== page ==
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The Camden County Mosquito Commission will be spraying in the following areas from 6 to 10 p.m. on Thursday, Sept. 11, 2014, weather-permitting:
• Willard Avenue• Moore Avenue• Tavistock Road• Woodstock Court• McPhelin Avenue• Ponds Court• Tyndall• Haddon Court• Thornbury• Howard Road• Richard Road• North Kingston Drive• Deer Road• Fawn Road• Greenvale Road• Holden Road• Carlton Road• Logan Drive• Clark Drive• Wade Drive• Park Road• Gardner Road• Knollwood Drive• Lafferty Drive• Orchid Lane• Pebble Lane• Meryl Lane• Coach Lane• Darby Lane• Eddy Lane• Forge Lane• Glen Lane• Hale Drive• Windsor Tower Drive• Tory Court• Yorktown Road• Bryce Lane• West Tampa Avenue• Miami Avenue• West Ormond Avenue• Valley Run Drive• Ridge Road• Maine Avenue• Cherry Hill Blvd• Aqueduct Lane• Hialeah Drive• Monmouth Drive• Belmont Drive• Suffolk Drive• Jamaica Drive• Saratoga Drive• Tanforan Drive• Garden State Drive• Narragansett Drive
The mosquito spray is not harmful to humans or pets, but you should avoid direct contact if you have respiratory concerns or are sensitive to irritants.
According to the Centers for Disease Control, the main route of human infection with West Nile Virus is through the bite of an infected mosquito. Mosquitoes become infected when they feed on infected birds. Individuals over the age of 50 are more likely to develop serious symptoms of West Nile Virus, and should take special care to avoid being bitten by mosquitoes.
Residents should check their property for any object that holds water for more than a few days. All pre-adult mosquito stages (eggs, larvae, and pupae) must be in stagnant water in order to develop into adult mosquitoes. • Swimming pools are a common problem. All pools must be checked and maintained to keep them mosquito-free. Swimming pools can breed mosquitoes within days after you stop adding chlorine or other disinfectant. Pool covers can catch rainwater and become a mosquito development site. Add a little chlorine to kill mosquitoes.• Maintain screens to prevent adult mosquitoes from entering your home or business.• Personal protection is strongly urged if you are outside when mosquitoes may be active—generally dawn and dusk. Insect repellants containing between 10-35% DEET are very effective, however, be sure to follow the label directions and take extra precautions with children and infants.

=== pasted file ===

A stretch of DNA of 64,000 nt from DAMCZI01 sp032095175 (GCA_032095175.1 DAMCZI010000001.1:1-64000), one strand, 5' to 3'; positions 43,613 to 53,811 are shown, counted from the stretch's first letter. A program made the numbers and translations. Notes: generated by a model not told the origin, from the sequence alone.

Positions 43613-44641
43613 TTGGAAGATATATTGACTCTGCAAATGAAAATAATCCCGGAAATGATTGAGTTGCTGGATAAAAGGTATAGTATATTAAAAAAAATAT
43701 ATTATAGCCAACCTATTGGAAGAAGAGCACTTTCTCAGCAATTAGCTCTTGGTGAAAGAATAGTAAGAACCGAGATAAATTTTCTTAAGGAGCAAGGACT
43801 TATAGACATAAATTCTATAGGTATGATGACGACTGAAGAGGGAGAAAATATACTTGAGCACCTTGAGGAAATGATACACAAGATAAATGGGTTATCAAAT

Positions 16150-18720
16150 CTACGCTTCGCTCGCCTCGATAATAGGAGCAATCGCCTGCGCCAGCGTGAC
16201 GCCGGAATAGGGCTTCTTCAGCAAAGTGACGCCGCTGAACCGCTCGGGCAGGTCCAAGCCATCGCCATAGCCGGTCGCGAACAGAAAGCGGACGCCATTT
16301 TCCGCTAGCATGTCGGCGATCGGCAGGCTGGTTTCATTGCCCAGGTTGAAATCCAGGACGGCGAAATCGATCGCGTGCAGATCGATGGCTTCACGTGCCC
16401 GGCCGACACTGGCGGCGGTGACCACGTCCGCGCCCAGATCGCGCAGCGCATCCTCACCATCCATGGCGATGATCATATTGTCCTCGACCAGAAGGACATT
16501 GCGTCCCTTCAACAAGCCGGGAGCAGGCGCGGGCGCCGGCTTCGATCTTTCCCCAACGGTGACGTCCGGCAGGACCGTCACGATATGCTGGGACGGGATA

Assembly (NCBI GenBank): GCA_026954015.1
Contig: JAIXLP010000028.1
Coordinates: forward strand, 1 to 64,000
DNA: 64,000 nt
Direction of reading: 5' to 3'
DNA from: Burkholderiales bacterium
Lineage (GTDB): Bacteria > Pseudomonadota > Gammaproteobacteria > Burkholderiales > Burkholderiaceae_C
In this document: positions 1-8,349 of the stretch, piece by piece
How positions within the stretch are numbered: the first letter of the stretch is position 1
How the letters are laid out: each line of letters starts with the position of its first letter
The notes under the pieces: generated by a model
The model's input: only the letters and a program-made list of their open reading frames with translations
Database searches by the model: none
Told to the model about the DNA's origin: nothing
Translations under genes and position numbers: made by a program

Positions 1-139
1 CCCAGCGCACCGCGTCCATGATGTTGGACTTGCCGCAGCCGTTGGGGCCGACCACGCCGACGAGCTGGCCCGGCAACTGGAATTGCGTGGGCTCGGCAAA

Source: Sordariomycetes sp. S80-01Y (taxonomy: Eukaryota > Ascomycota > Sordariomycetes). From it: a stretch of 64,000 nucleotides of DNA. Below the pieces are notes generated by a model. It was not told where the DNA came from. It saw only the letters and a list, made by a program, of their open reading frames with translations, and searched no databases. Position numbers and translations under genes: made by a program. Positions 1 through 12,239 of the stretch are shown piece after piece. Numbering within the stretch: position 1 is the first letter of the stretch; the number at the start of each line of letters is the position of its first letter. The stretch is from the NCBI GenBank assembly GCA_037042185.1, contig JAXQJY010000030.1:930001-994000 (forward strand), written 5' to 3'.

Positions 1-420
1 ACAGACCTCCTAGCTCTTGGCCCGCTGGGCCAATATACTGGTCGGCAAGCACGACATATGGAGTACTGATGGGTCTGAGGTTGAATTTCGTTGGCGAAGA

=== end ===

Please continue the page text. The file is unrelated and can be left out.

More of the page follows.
The Camden County Mosquito Commission suggests checking around your yard for mosquito breeding containers. The following is a checklist of tips to help eliminate mosquito breeding:• Dispose of unnecessary containers that hold water. Containers you wish to save turn upside down or put holes in the bottom so all water drains out. • Lift up flowerpots and dump the water from the dish underneath every week.• Stock fish or add mosquito larvicide to ornamental ponds.• Change water in bird baths, fountains, and animal troughs weekly.• Screen vents to septic and other water tanks.• Store large boats so they drain and small boats upside down. If covered, keep the tarp tight so water does not pool on top of the tarp.• Do not dump leaves or grass clippings into a catch basin or streams.• Do not allow water to collect on sagging tarps or awnings.• Do not allow trashcan lids to fill with water.• Check downspouts that are able to hold enough water to allow mosquito larvae to mature.
For more information, contact the Camden County Mosquito Commission at (856) 566-2945.